a. God says His soul hates the one who loves violence. (Ps 11:5)

                                    b. Christ did no violence. (Is 53:9) He spoke the truth in love.

                                    c. Hundreds of Bible passages talk about violence, abuse, rape,                                                                                     incest, lying in wait, stalking, threats, twisting others words,                                                                                intimidation, oppression and affliction.

                                    d. God’s word absolutely condemns violence and abuse as sin                                                                           and wickedness. We were created to love.

                        2. God has acted so there may be no mistake about what He thinks.

a. When the earth became “filled with violence” and everyone’s possible thoughts were only evil on a continual basis, God was sorry He had made man, “it grieved him at his heart.”  They chose not to believe His offer of salvation and all but eight drowned.

b. The sexual violence of the people of Sodom and Gomorrah  (“ their sin is                                           very grievous,”) brought about their destruction.

c. The Egyptian’s brutal slavery of God’s people and refusal to recognize the inalienable rights that God has given, ultimately led to the plagues and their drowning in the Red Sea.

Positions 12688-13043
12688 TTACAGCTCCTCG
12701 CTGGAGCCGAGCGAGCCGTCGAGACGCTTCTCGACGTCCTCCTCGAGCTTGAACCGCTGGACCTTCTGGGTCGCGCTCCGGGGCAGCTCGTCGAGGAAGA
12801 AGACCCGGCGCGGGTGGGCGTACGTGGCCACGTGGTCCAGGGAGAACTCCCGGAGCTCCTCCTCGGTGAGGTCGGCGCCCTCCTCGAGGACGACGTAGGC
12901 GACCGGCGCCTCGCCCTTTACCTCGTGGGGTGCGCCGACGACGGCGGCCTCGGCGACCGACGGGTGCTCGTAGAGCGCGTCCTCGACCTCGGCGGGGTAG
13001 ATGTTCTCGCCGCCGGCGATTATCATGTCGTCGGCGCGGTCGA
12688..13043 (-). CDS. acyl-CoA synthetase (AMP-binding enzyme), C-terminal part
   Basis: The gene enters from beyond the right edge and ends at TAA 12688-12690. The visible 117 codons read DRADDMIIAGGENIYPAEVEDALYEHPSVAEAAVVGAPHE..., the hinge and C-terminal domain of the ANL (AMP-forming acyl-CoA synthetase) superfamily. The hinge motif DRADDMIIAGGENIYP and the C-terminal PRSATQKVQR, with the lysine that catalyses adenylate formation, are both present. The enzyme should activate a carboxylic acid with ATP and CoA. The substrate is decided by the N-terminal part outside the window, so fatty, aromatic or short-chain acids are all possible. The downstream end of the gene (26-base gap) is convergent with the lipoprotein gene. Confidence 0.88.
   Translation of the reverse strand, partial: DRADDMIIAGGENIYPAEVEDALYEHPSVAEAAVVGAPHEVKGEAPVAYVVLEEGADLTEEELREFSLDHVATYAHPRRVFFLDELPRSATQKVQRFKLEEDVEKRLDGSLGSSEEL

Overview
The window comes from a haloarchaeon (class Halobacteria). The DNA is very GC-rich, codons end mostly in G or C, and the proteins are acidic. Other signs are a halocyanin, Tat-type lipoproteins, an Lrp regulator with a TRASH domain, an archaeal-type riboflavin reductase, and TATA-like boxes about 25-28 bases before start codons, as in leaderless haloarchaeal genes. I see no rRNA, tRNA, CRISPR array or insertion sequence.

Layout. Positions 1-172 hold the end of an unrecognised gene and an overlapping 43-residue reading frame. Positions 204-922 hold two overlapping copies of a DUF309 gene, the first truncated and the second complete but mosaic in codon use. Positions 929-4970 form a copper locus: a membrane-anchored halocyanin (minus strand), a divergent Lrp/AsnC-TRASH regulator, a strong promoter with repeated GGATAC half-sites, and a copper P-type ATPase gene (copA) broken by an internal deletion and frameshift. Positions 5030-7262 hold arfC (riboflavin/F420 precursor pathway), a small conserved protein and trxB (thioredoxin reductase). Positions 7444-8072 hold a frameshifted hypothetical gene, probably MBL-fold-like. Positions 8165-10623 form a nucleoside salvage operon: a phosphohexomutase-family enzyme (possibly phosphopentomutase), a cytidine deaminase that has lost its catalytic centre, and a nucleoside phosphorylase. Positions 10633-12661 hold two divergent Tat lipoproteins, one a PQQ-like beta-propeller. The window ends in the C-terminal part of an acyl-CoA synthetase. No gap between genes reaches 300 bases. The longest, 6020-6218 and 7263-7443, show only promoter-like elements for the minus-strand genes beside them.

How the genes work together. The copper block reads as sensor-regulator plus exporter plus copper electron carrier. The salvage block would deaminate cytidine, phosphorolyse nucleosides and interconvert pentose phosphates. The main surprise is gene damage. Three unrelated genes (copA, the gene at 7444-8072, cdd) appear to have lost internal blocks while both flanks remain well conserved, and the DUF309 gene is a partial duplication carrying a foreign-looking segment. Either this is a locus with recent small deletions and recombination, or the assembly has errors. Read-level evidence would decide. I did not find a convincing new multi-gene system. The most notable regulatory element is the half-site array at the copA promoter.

d. When the tribe of Benjamin harbored abusive rapists who brutally gang raped a man’s wife to death, God told Israel to destroy the tribe of Benjamin. Israel swore not to allow their daughters to marry the 600 men that were alive. 


B.   The Seventh-day Adventist Church’s Top Priority


1.  At the 1995 General Conference Session in Utrecht, Netherlands church, World President Elder Robert Folkenberg isolated abuse and family violence as one of six major topics of concern confronting the church.

2.  In 2001, the General Conference voted that the fourth Sabbath of each August would be dedicated to an emphasis on preventing abuse.

3.   Eight Departments of the Seventh-day Adventist church have decided to make this issue a key priority. They are Adventist Chaplaincy Ministries, Adventist Review, Children Ministries, Education Department, Family Ministries, Health Ministries, Ministerial Association, Personal Ministries Women's Ministries, and Youth Ministries.